Appellant appealed the robbery and contempt convictions but not the assault convictions. On October 1, 1964, this court affirmed the robbery conviction, subject to determination on remand of appellant's mental condition. The contempt conviction was reversed and remanded for a hearing under the Federal Rules of Criminal Procedure, Rule 42(b), to determine appellant's mental responsibility for the assaults. This court also ruled that the maximum sentence for a contempt conviction would be 90 days unless a jury trial were held. Rollerson v. United States, 119 U.S.App.D.C. 400, 343 F.2d 269 (1964)
At the remand hearing on March 4th and 5th, 1965, following an examination of appellant at Saint Elizabeths Hospital, the Trial Judge vacated the prior sentence for contempt, found appellant unaffected with a mental disease or defect at the time he threw the water pitcher, and sentenced appellant to 90 days for contempt, to run consecutively to the sentence imposed in the assault case.
Appellant did not appeal the second contempt judgment. However, on March 9, 1967, he began collateral proceedings in the assault case, filing a motion for a writ of error coram nobis (which this court later treated as a motion under 28 U.S.C. § 2255) to avoid that conviction on the ground that he had been twice put in jeopardy for the same offense, since he had previously been found guilty of contempt. The District Court denied this motion on October 11, 1967. On November 26, 1968, this court affirmed the District Court's denial of relief, without reaching the merits of the double jeopardy claim, on the ground that the claim could not be reached for the first time on collateral attack when there was no explanation of why it was not raised at trial. Rollerson v. United States, 132 U.S.App. D.C. 10, 405 F.2d 1078 (1968). The court recognized, however, that appellant could renew his claim if he alleged some considerations indicating that collateral relief ought to be afforded. On April 7, 1969, the Supreme Court granted appellant's petition for certiorari and ordered that the case be remanded to the District Court for further consideration in light of Kaufman v. United States, 394 U.S. 217, 89 S.Ct. 1068, 22 L.Ed.2d 227 (1969). Rollerson v. United States, 394 U.S. 575, 89 S.Ct. 1300, 22 L.Ed.2d 557 (1969).
On November 5, 1969, a hearing was held in the District Court on the remand from the Supreme Court. The court concluded, inter alia, that appellant did not intentionally relinquish or abandon a known right or privilege and that therefore appellant could collaterally raise the issue of whether he was twice put in jeopardy. However, on the merits of his double jeopardy claim the court again ruled against appellant. United States v. Rollerson, 308 F.Supp. 1014 (D.D.C. 1970).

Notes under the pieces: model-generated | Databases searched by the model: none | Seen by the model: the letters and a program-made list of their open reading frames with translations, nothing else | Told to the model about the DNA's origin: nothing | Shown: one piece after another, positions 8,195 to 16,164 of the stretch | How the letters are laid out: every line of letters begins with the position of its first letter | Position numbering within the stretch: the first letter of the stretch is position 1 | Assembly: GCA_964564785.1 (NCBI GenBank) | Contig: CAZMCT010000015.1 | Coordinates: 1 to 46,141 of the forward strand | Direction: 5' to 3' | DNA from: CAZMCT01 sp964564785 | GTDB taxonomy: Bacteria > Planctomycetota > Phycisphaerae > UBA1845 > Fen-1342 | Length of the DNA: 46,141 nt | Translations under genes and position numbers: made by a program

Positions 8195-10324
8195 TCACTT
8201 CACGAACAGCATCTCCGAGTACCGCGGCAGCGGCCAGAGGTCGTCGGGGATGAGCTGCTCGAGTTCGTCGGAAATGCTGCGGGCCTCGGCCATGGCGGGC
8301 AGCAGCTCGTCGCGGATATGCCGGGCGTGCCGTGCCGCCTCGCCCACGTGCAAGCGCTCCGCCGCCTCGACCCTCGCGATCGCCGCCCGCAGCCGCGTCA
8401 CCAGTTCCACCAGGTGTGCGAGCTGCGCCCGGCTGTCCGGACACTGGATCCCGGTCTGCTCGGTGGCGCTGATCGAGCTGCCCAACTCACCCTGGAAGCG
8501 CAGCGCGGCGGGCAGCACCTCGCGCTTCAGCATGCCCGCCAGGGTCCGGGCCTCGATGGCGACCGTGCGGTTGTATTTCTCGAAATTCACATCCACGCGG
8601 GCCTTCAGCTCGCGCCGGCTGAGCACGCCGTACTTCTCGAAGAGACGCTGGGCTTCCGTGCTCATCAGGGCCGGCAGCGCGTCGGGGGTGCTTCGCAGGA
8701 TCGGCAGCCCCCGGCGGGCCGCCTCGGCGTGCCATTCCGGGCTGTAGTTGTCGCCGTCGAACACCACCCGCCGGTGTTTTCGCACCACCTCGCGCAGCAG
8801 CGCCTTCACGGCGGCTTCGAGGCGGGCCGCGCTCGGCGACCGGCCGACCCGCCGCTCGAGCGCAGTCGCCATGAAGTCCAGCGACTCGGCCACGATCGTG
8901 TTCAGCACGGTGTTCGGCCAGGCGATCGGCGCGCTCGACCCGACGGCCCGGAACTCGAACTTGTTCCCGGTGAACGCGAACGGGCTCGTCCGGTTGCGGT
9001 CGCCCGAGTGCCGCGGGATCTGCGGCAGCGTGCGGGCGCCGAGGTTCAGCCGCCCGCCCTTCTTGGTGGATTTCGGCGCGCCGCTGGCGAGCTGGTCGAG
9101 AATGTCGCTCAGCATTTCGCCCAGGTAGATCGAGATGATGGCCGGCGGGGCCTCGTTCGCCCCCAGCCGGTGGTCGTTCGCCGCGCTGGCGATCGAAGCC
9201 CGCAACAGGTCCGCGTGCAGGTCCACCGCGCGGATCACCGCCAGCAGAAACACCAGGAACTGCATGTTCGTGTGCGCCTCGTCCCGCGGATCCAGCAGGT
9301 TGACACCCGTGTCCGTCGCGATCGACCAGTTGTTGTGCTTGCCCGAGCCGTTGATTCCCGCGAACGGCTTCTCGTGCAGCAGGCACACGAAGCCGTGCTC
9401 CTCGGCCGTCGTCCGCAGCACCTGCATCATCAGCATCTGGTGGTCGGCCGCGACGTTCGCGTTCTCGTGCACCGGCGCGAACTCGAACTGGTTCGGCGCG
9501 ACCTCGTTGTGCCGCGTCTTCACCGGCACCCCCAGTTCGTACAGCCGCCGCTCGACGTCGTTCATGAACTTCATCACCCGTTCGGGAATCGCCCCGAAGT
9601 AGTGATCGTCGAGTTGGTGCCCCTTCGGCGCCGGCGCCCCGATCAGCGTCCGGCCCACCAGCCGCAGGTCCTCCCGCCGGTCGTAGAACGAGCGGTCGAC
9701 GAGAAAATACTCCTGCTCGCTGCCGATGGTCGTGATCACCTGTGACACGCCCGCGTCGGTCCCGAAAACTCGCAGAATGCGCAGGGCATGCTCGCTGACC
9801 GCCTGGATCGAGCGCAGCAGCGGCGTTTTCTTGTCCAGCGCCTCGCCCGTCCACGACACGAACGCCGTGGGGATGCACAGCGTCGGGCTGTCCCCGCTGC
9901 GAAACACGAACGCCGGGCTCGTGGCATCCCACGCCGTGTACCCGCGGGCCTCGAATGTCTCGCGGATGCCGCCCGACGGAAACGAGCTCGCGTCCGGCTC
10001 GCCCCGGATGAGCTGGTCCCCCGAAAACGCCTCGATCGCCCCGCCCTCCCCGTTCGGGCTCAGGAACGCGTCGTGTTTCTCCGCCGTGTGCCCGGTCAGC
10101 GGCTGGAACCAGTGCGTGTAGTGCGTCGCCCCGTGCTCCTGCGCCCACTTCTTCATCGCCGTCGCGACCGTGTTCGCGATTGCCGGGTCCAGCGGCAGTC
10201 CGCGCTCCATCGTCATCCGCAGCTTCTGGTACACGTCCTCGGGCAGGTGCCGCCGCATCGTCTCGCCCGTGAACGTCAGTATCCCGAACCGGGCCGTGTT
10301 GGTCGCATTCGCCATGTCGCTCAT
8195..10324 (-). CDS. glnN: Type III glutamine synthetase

See Merchants' Stock & Grain Co. v. Board of Trade of the City of Chicago, 201 F. 20, 26-27 (8th Cir. 1912).
See, e. g., Gompers v. Buck's Stove & Range Co., 221 U.S. 418, 444, 31 S.Ct. 492, 55 L.Ed. 797 (1911) (reasonable doubt standard); Cooke v. United States, 267 U.S. 517, 537, 45 S.Ct. 390, 69 L.Ed. 767 (1925) (notice, hearing, counsel, attendance of witness); In re Oliver, 333 U.S. 257, 68 S.Ct. 499, 92 L.Ed. 682 (1948) (public trial); Offutt v. United States, 348 U.S. 11, 75 S.Ct. 11, 99 L.Ed. 11 (1954) (unbiased judge); Panico v. United States, 375 U.S. 29, 84 S.Ct. 19, 11 L.Ed.2d 1 (1963) (insanity defense); United States v. Barnett, 376 U.S. 681, 84 S.Ct. 984, 12 L.Ed.2d 23 (1964) (jury trial); Harris v. United States, 382 U.S. 162, 86 S.Ct. 352, 15 L.Ed.2d 240 (1965) (notice and hearing); Cheff v. Schnackenberg, 384 U.S. 373, 86 S.Ct. 1523, 16 L.Ed.2d 629 (1966) (jury trial); Bloom v. Illinois, 391 U.S. 194, 88 S.Ct. 1477, 20 L.Ed.2d 522 (1968) (jury trial).
Quoting Morey v. Commonwealth, 108 Mass. 433 (1871).
18 U.S.C. § 401:
"A court of the United States shall have power to punish * * * such contempt of its authority * * * as —
"(1) Misbehavior of any person in its presence or so near thereto as to obstruct the administration of justice * * *. [Emphasis added.]"
Act of July 1, 1902, § 5, 32 Stat. 691, ch. 1369Cf. U.S.Const. amend. V: "[N]or shall any person be subject for the same offence to be twice put in jeopardy of life or limb * * *"
InGreen the Court held that where a defendant has been prosecuted for first degree murder, but the jury returns a verdict of second degree murder, subsequent reversal of the second degree murder conviction will not permit defendant to be reprosecuted for first degree murder. The only case which had raised the issue before, Trono v. United States, 199 U.S. 521, 26 S.Ct. 121, 50 L.Ed. 292 (1905), had gone the other way. Trono, however, like Gavieres, was based on the congressionally enacted double jeopardy provision cited in note 7 supra, and it too cited Kepner v. United States, 195 U.S. 100, 24 S.Ct. 797, 49 L.Ed. 114 (1904), for the proposition that the congressional provision simply enacted the constitutional one. The Court in Green said: